Reps are Dead and 4 Exercises to Improve Your Squat
Reps are Dead
One… Two… Three… This is a very typical sound you would hear if you sat in on one of my early training sessions. I was taught that you were supposed to lift weights and aim for three sets and do 10 reps per set. No Matter what the exercise was. This is the gold standard of training and every now and then it still is for me but why?
My name is Drew Smith and I am a personal trainer, competitive powerlifter and general fitness nerd. After I studied all of my books and personal training certification materials I jumped into the world of fitness and gave my clients cookie cutter programs that I learned from my books and quickly realized that no one person is the same and to have a standard program for everyone isn’t logical. Most of my programs for clients are similar but not identical and they shouldn’t be.
I’ve always counted reps and knew that if you wanted to grow muscle you aim for a 12 -15 rep range during the different exercises. This has worked for many clients as well as myself however as a personal trainer/ coach I am always asking why? As I researched this topic I found that the reps aren’t what’s really important but the time under tension, how long the muscle is working. A typical set of 12-15 reps can take anywhere from 20 -30 seconds depending on how fast you’re moving and in some cases it could be less than 20 seconds. Which might not necessarily be a bad thing but if muscle growth is your goal then time under tension is of the utmost importance and reps are almost an arbitrary number.
Having muscle is very beneficial for many different reasons for many different people. Whether you’re a busy mom, a carpenter or even usher checking Id’s at the movie theater. Strength training has been proven to prevent osteoporosis in women and for men it makes them all believe they’re as hot as Channing Tatum (even if they only workout once a year). If building muscle is you or your client’s goal then TUT (time under tension) should be in the program. I’ve be incorporating this into a lot of my programs and have seen some great results. Not only are my clients getting stronger their form is improving and their more focused, we go for multiple sets and instead of counting reps we count seconds. I will start the thirty seconds when a client starts the movement, during the exercise I coach my clients to pace themselves for 2 seconds on the concentric movement and again for two seconds on the eccentric movement. When they do this I notice they have more fluid patterns and more control, it’s almost as if they lose the urge to get through it as quick as possible, because the faster you go the more reps you have to do! Also it is a good change of pace, we still do rep work but it’s a nice break in the session to change the mindset of a client and really become immersed in the training.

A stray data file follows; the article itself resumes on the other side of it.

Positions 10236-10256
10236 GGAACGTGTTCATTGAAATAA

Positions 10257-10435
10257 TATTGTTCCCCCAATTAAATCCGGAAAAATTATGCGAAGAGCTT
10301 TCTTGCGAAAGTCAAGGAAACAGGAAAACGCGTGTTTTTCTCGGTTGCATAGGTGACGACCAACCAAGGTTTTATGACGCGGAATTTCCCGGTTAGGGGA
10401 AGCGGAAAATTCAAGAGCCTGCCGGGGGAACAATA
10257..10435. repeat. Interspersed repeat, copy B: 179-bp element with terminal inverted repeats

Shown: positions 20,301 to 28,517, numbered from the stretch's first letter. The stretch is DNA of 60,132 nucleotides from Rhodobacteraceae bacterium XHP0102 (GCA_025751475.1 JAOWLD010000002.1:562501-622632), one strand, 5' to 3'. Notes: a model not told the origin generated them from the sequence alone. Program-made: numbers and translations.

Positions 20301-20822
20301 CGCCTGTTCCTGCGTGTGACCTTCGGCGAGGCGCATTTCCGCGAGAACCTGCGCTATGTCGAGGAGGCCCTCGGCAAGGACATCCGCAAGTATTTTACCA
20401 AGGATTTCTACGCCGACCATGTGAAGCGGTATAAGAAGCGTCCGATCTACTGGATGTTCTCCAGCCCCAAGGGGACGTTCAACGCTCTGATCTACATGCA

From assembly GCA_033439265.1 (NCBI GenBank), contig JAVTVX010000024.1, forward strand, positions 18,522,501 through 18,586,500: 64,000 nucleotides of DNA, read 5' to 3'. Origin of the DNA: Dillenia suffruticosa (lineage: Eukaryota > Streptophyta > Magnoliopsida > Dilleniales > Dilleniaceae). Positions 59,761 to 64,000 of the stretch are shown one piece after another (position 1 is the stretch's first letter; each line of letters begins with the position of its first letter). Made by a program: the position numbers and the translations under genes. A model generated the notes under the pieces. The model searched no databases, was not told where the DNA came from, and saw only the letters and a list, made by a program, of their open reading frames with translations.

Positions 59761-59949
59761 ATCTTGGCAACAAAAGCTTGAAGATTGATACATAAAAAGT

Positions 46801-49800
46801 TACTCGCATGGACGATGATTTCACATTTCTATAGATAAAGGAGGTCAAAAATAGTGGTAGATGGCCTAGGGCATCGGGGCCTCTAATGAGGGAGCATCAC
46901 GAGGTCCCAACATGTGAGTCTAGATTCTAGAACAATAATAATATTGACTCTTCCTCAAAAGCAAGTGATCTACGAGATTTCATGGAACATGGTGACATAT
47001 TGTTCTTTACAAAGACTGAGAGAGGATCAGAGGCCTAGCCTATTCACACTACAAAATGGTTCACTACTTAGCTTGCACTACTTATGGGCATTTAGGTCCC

I coach all different types of clients from local competitive powerlifters, middle-aged adults to seniors. All having different goals but I have incorporated TUT training into all of their programs. I typically shoot for one or two exercises per week or session and I will use more for the client who wants huge muscle gains and have even tried up to 90 seconds for time under tension. There are many ways you can manipulate the time as well, for instance on the bench press you can do an excruciatingly slow 8 seconds on the eccentric and 1 second contraction. You can do 2 seconds down and 2 seconds up, or 3 seconds down and 1 second up. My personal favorite is 2 seconds down and 2 seconds up, this leads to nice smooth, controlled reps and what I typically aim for is 30 seconds total or about 15 reps.
For hypertrophy aka muscle growth TUT can be very useful however if overused it can cause some serious post workout pain! No pain no gain right? While some muscle soreness after working out is expected it’s not the best way to judge if you’re getting a killer workout. When using TUT training I like to sprinkle it into the workout as a nice addition but not for a complete workout. The benefits of TUT aren’t worth the soreness, at least not for me. The best way to measure your results are through progression, measurements and time. Keep a log of your workouts and track your weights and reps so you can look back and see that you increasing the weight and reps over the course of your training.
If you’ve never tried TUT now might be a good time to give it a shot! We would love to hear what you think please feel free to get in touch with us below at any of our social media pages or email us too!
4 Exercises to improve your squat:
1. Close Stance Squats
2. Adductor Exercise
3. Abductor Exercise
4. Glute Bridge
We have found that adding in these 4 simple moves to be very helpful with squats. We added one or two exercises to the end of a leg day for 2-3 sets for 10-12 reps using light weight to start.
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